The VSC said GOG.com’s recent decision to ditch location controls is symptomatic of global trends and speculated  that all entertainment media could eventually shift toward an advisory rather than a legally-based system.

It seems inevitable that such systems will have an impact on the way national regulators control online content though the more authoritarian regimes won’t have any qualms about shutting down a site if they deem it necessary, the VSC told Edge.

However, the more benign censorship/ratings organisations will probably move away from the mandatory model and replace it with an advisory systems which puts the onus on consumers to make informed buying decisions through the provision of detailed consumer information.

THe VSC added, though, that it doesn’t believe regional ratings body are in danger of becoming irrelevant: We believe the public tends to trust the judgement and advice of the more independent, established and respected ratings organisations and will continue to do so.

Read more VSC and PEGI Watch at MelonFarmers.co.uk

Based on article from cubed3.com

UBI Soft We Dare PS3Due to be released on Nintendo Wii and PlayStation 3 later this year, We Dare features over 35 mini-games that take a distinctly adult approach, with marketing materials encouraging two players to kiss a Wii Remote simultaneously, spank each other to control on-screen avatars, and striptease to a variety of songs.

With its highly suggestive trailer and product description, Cubed3 queried PEGI on the seemingly low 12+ age rating.

PEGI stated that they do not look at the surrounding context of a game, only the in-game content. The suggestive naughtiness by the human actors in the YouTube trailer did not figure in the decision for the game rating:

PEGI does not take into account the context of a game when rating it, we only look at the contents of the game. [We Dare] has been rated as a PEGI 12 because it contains mild swearing, minor assault on a human-like character and words/activities that amount to obvious sexual innuendo, explicit sexual descriptions or images and sexual posturing.

However PEGI:

Do demand that these types of artwork [are] on the same level as the game. In the case of We Dare, the cover and trailer are in correspondence with our guidelines.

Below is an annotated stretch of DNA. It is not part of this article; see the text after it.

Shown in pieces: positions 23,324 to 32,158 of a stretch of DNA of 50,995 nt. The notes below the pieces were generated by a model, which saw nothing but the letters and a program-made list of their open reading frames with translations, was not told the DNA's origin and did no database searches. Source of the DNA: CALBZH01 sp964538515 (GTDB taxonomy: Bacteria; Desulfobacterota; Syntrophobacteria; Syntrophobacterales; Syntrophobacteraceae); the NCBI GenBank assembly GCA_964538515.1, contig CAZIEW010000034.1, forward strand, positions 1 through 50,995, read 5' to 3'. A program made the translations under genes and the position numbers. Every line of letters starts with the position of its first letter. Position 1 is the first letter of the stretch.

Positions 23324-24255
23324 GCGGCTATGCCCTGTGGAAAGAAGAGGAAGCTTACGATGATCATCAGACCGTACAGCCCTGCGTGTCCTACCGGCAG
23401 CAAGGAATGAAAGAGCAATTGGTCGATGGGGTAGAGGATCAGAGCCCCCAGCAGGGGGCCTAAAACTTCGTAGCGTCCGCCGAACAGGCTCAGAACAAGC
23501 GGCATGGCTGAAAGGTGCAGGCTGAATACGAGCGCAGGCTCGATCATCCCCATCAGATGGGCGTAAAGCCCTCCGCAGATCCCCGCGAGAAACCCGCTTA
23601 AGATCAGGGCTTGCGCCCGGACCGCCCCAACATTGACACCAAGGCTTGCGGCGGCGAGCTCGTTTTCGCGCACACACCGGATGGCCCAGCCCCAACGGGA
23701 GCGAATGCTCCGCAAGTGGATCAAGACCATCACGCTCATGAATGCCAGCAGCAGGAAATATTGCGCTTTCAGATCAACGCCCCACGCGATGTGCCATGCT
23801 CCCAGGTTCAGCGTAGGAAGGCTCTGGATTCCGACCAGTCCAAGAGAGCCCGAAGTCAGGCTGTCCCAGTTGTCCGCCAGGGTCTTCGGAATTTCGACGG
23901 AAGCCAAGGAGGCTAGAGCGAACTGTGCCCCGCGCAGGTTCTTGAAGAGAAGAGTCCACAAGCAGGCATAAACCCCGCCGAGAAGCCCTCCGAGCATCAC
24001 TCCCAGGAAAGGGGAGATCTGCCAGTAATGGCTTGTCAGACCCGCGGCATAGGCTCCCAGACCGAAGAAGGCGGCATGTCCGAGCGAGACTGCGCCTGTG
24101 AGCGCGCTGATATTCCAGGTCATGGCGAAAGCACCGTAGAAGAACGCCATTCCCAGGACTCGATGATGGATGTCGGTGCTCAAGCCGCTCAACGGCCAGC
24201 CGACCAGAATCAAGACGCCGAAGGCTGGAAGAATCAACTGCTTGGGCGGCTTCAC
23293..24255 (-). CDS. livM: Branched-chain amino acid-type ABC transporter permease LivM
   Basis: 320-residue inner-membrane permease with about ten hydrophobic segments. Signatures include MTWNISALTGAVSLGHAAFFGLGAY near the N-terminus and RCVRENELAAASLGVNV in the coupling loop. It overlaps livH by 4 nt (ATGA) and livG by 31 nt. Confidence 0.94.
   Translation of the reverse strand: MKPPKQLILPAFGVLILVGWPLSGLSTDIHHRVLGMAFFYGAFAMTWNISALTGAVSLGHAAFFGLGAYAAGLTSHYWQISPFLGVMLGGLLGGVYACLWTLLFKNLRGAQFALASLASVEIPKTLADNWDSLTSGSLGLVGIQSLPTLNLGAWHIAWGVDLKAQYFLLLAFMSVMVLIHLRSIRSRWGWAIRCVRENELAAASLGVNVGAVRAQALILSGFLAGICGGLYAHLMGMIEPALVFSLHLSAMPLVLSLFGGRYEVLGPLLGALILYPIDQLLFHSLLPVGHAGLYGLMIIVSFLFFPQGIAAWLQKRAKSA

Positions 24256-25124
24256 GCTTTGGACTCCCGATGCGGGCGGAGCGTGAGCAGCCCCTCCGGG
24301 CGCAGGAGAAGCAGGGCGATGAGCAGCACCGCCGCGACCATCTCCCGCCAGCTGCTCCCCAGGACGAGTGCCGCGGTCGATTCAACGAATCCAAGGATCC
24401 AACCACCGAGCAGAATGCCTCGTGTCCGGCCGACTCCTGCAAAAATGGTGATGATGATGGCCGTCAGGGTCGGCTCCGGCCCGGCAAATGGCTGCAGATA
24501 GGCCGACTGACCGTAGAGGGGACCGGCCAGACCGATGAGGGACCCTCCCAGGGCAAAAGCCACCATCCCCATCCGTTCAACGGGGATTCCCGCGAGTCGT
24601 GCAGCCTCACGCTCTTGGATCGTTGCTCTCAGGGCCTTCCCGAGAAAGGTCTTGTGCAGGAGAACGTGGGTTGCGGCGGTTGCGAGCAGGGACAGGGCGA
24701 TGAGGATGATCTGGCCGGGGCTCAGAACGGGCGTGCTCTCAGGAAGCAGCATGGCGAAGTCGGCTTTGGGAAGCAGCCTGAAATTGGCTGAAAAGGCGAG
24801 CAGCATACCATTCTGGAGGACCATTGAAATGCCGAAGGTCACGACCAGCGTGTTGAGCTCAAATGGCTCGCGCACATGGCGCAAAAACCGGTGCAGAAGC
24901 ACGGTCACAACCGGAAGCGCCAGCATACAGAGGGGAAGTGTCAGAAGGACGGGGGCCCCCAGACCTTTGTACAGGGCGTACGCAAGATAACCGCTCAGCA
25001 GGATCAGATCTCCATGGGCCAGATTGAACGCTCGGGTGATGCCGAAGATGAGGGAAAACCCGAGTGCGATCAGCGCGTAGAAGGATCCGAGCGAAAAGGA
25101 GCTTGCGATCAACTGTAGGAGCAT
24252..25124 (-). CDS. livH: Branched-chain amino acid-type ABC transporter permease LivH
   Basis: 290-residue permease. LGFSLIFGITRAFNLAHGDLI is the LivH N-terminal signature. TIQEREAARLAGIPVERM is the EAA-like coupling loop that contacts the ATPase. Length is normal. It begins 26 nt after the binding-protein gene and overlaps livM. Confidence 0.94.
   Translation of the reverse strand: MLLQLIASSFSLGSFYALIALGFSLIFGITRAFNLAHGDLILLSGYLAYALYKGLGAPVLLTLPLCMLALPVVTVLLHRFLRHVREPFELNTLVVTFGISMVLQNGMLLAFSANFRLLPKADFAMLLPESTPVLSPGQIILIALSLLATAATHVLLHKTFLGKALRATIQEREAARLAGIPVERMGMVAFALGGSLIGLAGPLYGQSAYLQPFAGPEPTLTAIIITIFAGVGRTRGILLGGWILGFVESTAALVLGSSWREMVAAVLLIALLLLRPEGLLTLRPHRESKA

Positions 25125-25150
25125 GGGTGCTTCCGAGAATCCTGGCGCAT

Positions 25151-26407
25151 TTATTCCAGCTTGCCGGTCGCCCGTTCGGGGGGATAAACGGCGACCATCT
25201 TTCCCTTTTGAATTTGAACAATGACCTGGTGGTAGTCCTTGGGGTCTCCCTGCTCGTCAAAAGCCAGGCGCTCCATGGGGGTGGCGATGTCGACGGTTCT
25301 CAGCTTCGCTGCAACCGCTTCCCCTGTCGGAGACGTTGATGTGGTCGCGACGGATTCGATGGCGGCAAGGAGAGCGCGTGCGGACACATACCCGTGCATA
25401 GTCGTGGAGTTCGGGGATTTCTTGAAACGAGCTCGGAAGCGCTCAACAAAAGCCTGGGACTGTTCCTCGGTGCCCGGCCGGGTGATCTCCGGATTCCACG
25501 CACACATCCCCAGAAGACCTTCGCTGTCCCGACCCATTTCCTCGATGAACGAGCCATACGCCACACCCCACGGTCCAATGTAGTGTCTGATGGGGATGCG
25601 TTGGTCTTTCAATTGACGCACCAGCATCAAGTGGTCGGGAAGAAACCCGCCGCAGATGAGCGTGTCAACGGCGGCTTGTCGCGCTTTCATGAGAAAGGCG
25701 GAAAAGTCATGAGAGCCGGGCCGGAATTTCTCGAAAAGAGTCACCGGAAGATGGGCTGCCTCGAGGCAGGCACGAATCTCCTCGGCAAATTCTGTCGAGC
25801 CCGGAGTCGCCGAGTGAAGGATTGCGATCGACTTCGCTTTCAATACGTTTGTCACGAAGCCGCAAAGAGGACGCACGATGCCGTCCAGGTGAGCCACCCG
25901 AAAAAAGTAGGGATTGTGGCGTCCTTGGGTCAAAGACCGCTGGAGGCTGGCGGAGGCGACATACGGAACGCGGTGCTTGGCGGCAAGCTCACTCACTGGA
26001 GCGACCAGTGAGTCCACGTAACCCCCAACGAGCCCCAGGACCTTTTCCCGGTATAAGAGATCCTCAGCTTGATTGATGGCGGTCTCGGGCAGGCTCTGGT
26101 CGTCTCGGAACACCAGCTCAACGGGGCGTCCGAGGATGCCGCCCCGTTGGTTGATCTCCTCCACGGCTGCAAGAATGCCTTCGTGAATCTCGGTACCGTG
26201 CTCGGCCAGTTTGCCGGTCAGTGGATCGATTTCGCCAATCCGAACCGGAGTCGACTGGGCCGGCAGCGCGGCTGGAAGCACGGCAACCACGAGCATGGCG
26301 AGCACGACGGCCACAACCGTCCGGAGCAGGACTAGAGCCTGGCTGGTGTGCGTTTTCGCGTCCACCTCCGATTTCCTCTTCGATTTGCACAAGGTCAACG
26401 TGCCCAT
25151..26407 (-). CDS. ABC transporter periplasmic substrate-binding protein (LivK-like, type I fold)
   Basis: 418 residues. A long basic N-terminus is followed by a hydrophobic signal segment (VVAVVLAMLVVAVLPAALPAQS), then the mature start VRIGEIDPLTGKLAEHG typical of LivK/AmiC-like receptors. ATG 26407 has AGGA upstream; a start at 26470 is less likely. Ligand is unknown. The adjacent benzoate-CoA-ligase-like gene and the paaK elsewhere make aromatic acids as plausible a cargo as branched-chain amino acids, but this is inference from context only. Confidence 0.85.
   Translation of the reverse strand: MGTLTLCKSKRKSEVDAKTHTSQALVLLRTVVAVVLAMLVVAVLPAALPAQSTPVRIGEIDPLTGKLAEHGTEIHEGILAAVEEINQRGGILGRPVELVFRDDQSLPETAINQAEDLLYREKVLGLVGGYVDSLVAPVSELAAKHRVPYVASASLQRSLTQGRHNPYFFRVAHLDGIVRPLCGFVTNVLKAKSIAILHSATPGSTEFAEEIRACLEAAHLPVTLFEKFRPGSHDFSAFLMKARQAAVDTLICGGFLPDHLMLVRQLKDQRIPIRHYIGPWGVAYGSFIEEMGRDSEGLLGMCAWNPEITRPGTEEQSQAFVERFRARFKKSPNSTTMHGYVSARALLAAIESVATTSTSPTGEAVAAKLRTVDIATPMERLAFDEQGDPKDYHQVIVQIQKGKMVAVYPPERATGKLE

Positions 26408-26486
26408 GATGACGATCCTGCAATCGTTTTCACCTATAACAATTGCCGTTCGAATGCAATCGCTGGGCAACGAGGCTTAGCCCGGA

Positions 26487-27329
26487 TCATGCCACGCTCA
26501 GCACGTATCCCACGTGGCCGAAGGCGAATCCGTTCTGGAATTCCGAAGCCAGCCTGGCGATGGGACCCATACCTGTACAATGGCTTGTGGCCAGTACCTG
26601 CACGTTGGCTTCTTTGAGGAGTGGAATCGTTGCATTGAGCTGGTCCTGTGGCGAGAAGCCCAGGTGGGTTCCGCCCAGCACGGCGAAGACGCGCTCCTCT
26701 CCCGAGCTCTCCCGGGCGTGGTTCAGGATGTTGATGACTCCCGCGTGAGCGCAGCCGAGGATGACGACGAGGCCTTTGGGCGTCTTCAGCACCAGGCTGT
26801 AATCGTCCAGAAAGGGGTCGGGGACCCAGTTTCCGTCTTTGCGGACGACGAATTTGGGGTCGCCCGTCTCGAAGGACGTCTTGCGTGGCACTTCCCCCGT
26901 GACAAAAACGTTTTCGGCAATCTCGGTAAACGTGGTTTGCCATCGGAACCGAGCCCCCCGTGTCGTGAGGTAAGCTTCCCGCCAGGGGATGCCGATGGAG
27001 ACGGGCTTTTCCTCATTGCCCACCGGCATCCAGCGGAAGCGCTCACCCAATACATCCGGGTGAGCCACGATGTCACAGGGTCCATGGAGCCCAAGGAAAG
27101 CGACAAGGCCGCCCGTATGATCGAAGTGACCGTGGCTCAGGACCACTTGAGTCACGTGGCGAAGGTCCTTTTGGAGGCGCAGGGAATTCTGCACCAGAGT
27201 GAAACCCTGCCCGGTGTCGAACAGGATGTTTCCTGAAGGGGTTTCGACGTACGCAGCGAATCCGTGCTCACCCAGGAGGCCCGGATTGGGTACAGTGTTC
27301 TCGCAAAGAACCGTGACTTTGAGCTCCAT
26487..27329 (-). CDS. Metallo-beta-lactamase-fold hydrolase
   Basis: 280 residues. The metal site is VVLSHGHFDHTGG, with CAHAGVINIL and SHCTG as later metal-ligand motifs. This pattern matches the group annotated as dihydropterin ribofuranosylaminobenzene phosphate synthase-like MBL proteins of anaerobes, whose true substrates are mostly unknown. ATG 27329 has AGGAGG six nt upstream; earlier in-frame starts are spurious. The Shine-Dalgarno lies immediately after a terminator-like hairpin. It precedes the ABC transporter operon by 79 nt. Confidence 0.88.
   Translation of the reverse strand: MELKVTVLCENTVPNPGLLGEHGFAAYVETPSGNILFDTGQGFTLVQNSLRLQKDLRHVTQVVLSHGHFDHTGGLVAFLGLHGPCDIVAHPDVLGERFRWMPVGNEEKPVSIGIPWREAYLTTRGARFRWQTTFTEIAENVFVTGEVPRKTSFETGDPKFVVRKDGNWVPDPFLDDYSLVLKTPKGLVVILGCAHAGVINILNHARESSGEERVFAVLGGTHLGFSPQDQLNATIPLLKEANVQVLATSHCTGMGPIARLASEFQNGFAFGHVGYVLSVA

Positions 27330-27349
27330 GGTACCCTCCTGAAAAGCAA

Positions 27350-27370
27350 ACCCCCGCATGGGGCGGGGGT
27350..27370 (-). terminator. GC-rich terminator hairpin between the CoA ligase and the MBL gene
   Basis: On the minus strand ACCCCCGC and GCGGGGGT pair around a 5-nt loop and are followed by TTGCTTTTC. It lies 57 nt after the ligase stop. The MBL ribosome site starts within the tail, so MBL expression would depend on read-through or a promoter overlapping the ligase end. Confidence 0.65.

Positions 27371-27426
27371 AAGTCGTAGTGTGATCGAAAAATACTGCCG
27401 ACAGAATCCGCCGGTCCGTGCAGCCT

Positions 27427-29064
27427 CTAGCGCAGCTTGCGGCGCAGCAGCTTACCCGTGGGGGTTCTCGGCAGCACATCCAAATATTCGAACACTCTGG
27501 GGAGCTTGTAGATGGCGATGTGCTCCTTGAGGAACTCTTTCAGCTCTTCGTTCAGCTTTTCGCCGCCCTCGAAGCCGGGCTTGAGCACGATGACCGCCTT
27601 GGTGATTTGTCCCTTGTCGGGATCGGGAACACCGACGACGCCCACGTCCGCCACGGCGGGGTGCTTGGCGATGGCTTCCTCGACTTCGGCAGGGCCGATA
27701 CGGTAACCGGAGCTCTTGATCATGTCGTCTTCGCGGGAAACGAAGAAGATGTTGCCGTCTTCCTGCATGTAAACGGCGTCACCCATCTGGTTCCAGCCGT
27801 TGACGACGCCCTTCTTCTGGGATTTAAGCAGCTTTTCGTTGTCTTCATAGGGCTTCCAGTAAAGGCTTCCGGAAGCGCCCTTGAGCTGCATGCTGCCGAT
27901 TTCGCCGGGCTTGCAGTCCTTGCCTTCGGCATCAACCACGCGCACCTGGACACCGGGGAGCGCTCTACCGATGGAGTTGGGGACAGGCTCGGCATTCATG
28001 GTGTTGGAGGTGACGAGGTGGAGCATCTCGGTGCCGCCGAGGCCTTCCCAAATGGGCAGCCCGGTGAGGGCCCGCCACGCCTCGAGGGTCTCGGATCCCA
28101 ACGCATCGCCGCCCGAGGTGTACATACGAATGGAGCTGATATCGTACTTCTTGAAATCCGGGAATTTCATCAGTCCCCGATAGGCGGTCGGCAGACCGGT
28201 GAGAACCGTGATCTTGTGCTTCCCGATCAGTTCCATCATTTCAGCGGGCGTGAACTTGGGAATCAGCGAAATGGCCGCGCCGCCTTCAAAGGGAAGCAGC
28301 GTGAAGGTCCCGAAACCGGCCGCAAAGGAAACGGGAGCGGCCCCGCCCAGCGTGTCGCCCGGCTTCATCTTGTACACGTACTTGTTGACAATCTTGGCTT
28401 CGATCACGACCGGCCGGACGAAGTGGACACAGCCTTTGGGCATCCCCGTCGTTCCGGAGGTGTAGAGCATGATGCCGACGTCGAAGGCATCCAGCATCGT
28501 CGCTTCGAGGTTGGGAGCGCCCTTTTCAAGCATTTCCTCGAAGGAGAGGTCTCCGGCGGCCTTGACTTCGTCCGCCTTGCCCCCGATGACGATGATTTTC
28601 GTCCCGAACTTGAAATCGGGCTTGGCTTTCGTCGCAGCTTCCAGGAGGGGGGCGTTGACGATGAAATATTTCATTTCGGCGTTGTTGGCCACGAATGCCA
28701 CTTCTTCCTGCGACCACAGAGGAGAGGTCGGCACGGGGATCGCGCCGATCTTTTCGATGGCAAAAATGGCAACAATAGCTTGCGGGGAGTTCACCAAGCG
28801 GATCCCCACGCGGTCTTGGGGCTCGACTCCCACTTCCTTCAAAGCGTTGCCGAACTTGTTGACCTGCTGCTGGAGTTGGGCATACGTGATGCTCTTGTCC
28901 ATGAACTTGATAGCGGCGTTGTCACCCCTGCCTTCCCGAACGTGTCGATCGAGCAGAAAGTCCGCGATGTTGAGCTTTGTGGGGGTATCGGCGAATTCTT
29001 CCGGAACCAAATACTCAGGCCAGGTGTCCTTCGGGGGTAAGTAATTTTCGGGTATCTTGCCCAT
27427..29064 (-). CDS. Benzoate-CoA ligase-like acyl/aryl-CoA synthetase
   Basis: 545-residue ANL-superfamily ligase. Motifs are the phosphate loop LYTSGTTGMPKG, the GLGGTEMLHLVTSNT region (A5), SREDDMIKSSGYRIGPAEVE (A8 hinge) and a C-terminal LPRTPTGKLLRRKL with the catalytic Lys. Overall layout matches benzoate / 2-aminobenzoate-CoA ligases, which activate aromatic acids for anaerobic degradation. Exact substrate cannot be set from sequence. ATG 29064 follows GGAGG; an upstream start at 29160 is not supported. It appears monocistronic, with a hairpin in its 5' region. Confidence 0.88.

It was considered that We Dare might justify a higher rating due to a specific (sexual) atmosphere, but this proposal was rejected by the Video Standards Council, an independent organisation that verifies PEGI ratings for use in the UK:

The game itself is in fact less sexual/offensive than the marketing campaign leads us to believe (for example, you cannot see real spanking in the game. There is a ‘stripping game’ but you don’t have to undress; throwing away keys or anything that reduces your weight is good enough).

Read more BBFC News at MelonFarmers.co.uk

See article from mcvuk.com

clock graphicIndecision over whether games featuring video content still need a BBFC certificate has temporarily derailed the implementation of PEGI ratings.

The handover from the BBFC to the VSC will not now occur until September at the very earliest.

A new government proposal states that interactive entertainment which features linear content (such as trailers) would require a BBFC rating. That means a game that features a video in it will need to have both a PEGI and BBFC label on the box.

UKIE representing UK games producers condemned the proposal, saying in a statement:

Any dual labelling is contrary to the principles that were established in having PEGI introduced into the Digital Economy Act and if this proposal were implemented we believe it would only cause unnecessary and potentially harmful consumer confusion.